All available bio-marker assays are able to report drug "resistance" information. Resistance implies that when a patient's cancer cells are exposed to a particular chemotherapy agent in the laboratory, the cancer cells will continue to live and grow. Some bio-marker assays are also able to report drug "sensitivity" information. Sensitivity implies that when a patient's cancer cells are treated with a particular chemotherapy agent in the laboratory, that agent will kill the cancer cells or inhibit their proliferation.

The goal of functional profiling assays is to determine the response of a patient's cancer cells to proposed chemotherapy agents. Knowing which chemotherapy agents the patient's cancer cells are resistant to is important. These options can be eliminated, thereby avoiding the toxicity of ineffective agents. Knowing which chemotherapy agents are most effective is important too. Choosing the most effective agent can help patients to avoid the physical, emotional, and financial costs of failed therapy and experience an increased quality of life.

In chemotherapy selection, gene and protein testing examine a single process within the cell or a relatively small number of processes. The aim of gene and protein testing is to tell if there is a theoretical predisposition to drug response. The goal is to look for patterns of normal and abnormal gene expression which could suggest that certain proteins might or might not be produced within a cell. Just because a gene is present, it does not mean that an associated protein has been produced.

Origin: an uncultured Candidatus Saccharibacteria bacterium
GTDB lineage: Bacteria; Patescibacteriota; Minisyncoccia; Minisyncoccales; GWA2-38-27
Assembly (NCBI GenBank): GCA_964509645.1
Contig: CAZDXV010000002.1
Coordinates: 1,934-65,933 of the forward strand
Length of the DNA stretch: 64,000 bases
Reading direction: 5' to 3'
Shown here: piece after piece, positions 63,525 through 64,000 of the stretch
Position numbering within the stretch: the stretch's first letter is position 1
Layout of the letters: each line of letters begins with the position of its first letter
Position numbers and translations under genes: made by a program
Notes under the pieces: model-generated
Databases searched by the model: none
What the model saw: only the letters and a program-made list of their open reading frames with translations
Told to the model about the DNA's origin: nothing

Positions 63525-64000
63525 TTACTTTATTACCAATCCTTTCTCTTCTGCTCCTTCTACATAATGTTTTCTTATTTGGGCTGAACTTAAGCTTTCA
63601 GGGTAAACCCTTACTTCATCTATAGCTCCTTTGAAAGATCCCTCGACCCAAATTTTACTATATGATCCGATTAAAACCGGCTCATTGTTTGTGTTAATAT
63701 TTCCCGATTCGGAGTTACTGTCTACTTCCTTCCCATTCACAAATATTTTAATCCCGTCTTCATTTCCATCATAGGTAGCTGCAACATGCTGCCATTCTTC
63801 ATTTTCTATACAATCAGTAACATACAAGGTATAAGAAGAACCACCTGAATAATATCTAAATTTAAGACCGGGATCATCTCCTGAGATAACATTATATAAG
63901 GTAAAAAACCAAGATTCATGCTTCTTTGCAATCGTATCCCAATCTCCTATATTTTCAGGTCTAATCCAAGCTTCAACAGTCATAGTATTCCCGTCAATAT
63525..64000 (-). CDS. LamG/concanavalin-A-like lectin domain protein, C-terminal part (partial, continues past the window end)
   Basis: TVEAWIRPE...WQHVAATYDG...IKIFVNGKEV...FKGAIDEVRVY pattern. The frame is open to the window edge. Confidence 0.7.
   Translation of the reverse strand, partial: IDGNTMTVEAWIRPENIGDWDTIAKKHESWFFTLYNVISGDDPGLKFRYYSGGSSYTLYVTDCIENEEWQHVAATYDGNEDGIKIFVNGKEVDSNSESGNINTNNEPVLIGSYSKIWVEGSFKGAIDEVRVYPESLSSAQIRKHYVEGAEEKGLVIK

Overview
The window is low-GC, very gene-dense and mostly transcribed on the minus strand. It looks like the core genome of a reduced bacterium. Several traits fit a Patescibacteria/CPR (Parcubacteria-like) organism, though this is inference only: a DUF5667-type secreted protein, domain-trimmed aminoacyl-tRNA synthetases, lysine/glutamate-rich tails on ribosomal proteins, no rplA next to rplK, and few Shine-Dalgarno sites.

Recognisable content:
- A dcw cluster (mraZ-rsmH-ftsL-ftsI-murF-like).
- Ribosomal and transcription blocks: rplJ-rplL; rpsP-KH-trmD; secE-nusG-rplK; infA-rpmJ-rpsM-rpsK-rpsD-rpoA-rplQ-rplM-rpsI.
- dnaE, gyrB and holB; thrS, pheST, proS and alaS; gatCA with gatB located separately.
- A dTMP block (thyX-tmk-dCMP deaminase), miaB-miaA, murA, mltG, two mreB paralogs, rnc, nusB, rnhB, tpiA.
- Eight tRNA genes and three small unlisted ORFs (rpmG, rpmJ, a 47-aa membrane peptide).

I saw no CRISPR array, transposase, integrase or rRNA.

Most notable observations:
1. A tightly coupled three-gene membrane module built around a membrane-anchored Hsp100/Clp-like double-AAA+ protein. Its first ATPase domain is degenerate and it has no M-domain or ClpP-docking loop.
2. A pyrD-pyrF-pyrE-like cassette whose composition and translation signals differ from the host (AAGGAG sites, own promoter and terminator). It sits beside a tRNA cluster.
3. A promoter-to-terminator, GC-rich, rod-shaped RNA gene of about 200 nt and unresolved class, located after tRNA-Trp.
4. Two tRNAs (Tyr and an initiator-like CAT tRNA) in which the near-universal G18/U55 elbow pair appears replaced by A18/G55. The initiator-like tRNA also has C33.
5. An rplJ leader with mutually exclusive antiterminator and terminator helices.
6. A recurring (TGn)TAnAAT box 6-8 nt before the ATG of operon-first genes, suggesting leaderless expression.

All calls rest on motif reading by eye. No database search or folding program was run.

Protein testing goes one step further by testing to see if the relevant protein actually has been produced. However, even protein testing cannot tell us if a protein is functional or how it will interact with other proteins in the presence of anti-cancer drugs (cytotoxic or targeted). Functional profiling tests not only for the presence of genes and proteins but also for their functionality, for their interaction with other genes, proteins, and processes occurring within the cell, and for their response to anti-cancer drugs.

Gene and protein tests cannot discriminate among the activities of different drugs within the same class. Instead, gene and protein tests assume that all drugs within a class will produce precisely the same effect, even though from clinical experience, this is not the case. Nor can gene and protein tests tell us anything about drug combinations.

Functional tumor cell profiling tests living cancer cells. It assesses the net result of all cellular processes, including interactions, occurring in real time when cancer cells actually are exposed to specific anti-cancer drugs. Functional tumor cell profiling can discriminate differing anti-tumor effects of different drugs within the same class. It can also identify synergies in drug combinations.

When considering a cancer drug which is believed to act only upon cancer cells that have a specific genetic defect, it is useful to know if a patient's cancer cells do or do not have precisely that defect. Although presence of a targeted defect does not necessarily mean that a drug will be effective, absence of the targeted defect may rule out use of the drug. Of course, this assumes that the mechanism of drug activity is known beyond any doubt, which is not always the case.

As you can see, just selecting the right test to perform in the right situation is a very important step on the road to personalizing cancer therapy.

Reference: Cell Function Analysis